In a delightful on-line photo essay found on B/R Bleacher Report website, writer Avl Wolfman-Arent offers us a look at his personal choices for the fifty worst baseball card photographs ever printed.
Not a bad selection it must be admitted. But with all due respect to Rex Hudler (or is that actually Rex “Hugler”) none of the selections seem in my book to match the classic 1958 Topps cardboard gem featuring fifties-era journeyman outfielder Bob Cerv.
Now this card is a double winner – the worst ball card photograph and the worst airbrushing effort ever put before an uncritical public. Authors Brendan Boyd and Fred Harris were absolutely on track when they penned the following description in their memorable tome entitled The Great American Baseball Card Flipping, Trading and Bubble Gum Book (1973):
No, Bob Cerv is not trying to knock himself unconscious with a fungo bat. And that is not a blue felt gravy boat he is wearing either. Every player is required to have two pictures taken of him for his baseball card. One with, and one without, a baseball cap. Just in case, God forbid, he should be traded. This accounts for Bob Cerv’s subtly counterfeited head gear in this picture, although it in no way accounts for his Yankee uniform. Don’t laugh. Somebody had to take five years of John Gnagy art lessons to learn how to do air brushing like that.
And just to show that Bob Cerv made a career out of awkward poses for poorly designed cardboard images, take a gander at this earlier Bowman masterpiece. What is the world is going on with that two finger hand signal? Is Bob calling “time out” to the photographer? Is he practicing his prearranged motion to Casey Stengel in the Yankee dugout (“Hey Casey, get me out of the batter’s box before I injury myself!”). Or is he practicing his clever imitation of Babe Ruth’s famed called shot in the 1932 World Series (“Watch me now, I’m going to lash the next two pitches foul – right over there into the first base dugout.”)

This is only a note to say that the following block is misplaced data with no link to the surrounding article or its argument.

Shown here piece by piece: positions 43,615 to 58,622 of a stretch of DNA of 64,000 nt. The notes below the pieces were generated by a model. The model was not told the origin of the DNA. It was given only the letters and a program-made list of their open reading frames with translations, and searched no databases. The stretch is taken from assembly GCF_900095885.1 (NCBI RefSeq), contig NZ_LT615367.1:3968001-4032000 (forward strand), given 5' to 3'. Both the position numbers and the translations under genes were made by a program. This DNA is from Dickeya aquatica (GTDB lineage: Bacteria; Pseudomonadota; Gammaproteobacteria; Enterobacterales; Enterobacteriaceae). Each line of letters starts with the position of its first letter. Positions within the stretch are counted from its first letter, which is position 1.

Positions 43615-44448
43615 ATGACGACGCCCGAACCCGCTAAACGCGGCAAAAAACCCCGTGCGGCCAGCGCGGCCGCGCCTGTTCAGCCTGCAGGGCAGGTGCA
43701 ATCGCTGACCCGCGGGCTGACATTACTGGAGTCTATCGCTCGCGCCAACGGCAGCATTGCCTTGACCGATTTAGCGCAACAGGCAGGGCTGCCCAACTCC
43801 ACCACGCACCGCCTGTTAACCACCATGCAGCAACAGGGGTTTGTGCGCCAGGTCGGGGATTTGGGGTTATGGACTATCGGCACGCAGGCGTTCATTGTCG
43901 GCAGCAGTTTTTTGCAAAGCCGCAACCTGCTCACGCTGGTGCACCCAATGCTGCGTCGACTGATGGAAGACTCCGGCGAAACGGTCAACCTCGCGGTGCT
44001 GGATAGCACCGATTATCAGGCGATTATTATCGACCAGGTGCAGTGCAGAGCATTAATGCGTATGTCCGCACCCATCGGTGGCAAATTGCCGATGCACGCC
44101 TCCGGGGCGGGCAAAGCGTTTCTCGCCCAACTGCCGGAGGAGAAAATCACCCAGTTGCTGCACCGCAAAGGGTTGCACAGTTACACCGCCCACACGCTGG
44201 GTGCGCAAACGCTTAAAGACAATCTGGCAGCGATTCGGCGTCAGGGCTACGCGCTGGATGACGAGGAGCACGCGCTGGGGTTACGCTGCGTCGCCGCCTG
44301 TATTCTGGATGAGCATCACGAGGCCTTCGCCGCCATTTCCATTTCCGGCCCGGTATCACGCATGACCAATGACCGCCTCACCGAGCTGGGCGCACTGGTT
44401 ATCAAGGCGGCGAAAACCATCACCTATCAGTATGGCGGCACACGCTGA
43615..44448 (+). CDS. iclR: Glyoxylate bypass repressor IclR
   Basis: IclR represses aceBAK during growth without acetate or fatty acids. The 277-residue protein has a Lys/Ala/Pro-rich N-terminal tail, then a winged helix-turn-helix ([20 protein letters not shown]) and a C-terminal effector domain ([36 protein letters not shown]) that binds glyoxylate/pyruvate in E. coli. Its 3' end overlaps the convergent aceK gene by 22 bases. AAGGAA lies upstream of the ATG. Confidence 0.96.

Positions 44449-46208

And one more thing should be mentioned. I have the strong suspicion that Rex Hudler (aka “Hugler”) was actually trying to be cute and put us all on. After all, Huddler’s whole big league career seemed more of a put-on than any kind of serious athletic effort. But I don’t think that was ever the case with Bob Cerv. The Yankee and A’s slugger was simply the victim of a contingent of bad designers then under the employ of the Topps Company – just as for more than a full decade he was a repeated victim of almost every American League pitcher.